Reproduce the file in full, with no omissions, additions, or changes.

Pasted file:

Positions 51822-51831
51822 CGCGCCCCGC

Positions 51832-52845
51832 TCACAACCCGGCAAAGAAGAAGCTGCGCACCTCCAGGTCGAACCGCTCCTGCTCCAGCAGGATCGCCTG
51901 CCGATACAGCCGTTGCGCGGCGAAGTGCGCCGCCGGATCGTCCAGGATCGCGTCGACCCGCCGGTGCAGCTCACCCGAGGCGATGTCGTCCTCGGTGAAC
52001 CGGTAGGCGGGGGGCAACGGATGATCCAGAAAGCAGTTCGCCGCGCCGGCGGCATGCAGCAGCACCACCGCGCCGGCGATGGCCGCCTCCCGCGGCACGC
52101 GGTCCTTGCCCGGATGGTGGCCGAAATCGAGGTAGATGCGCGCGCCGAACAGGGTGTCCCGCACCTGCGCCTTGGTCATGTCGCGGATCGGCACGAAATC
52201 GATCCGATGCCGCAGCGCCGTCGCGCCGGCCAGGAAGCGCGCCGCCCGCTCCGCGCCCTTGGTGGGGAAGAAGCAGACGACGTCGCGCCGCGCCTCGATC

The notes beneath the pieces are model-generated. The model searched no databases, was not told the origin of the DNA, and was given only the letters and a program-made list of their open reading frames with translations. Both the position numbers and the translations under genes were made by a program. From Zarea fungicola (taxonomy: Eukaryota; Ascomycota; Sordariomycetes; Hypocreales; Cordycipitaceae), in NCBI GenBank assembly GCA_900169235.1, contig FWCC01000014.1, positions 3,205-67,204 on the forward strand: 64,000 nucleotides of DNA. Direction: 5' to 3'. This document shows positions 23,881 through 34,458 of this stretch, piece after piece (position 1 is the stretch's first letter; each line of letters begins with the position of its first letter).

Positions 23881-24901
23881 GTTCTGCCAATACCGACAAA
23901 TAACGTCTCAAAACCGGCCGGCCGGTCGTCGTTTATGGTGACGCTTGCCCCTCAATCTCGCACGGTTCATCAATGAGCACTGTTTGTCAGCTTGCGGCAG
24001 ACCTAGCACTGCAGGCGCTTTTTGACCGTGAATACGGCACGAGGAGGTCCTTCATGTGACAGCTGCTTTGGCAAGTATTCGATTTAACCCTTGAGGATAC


Positions 51822-51831
51822 CGCGCCCCGC

Positions 51832-52845
51832 TCACAACCCGGCAAAGAAGAAGCTGCGCACCTCCAGGTCGAACCGCTCCTGCTCCAGCAGGATCGCCTG
51901 CCGATACAGCCGTTGCGCGGCGAAGTGCGCCGCCGGATCGTCCAGGATCGCGTCGACCCGCCGGTGCAGCTCACCCGAGGCGATGTCGTCCTCGGTGAAC
52001 CGGTAGGCGGGGGGCAACGGATGATCCAGAAAGCAGTTCGCCGCGCCGGCGGCATGCAGCAGCACCACCGCGCCGGCGATGGCCGCCTCCCGCGGCACGC
52101 GGTCCTTGCCCGGATGGTGGCCGAAATCGAGGTAGATGCGCGCGCCGAACAGGGTGTCCCGCACCTGCGCCTTGGTCATGTCGCGGATCGGCACGAAATC
52201 GATCCGATGCCGCAGCGCCGTCGCGCCGGCCAGGAAGCGCGCCGCCCGCTCCGCGCCCTTGGTGGGGAAGAAGCAGACGACGTCGCGCCGCGCCTCGATC

The notes beneath the pieces are model-generated. The model searched no databases, was not told the origin of the DNA, and was given only the letters and a program-made list of their open reading frames with translations. Both the position numbers and the translations under genes were made by a program. From Zarea fungicola (taxonomy: Eukaryota; Ascomycota; Sordariomycetes; Hypocreales; Cordycipitaceae), in NCBI GenBank assembly GCA_900169235.1, contig FWCC01000014.1, positions 3,205-67,204 on the forward strand: 64,000 nucleotides of DNA. Direction: 5' to 3'. This document shows positions 23,881 through 34,458 of this stretch, piece after piece (position 1 is the stretch's first letter; each line of letters begins with the position of its first letter).

Positions 23881-24901
23881 GTTCTGCCAATACCGACAAA
23901 TAACGTCTCAAAACCGGCCGGCCGGTCGTCGTTTATGGTGACGCTTGCCCCTCAATCTCGCACGGTTCATCAATGAGCACTGTTTGTCAGCTTGCGGCAG
24001 ACCTAGCACTGCAGGCGCTTTTTGACCGTGAATACGGCACGAGGAGGTCCTTCATGTGACAGCTGCTTTGGCAAGTATTCGATTTAACCCTTGAGGATAC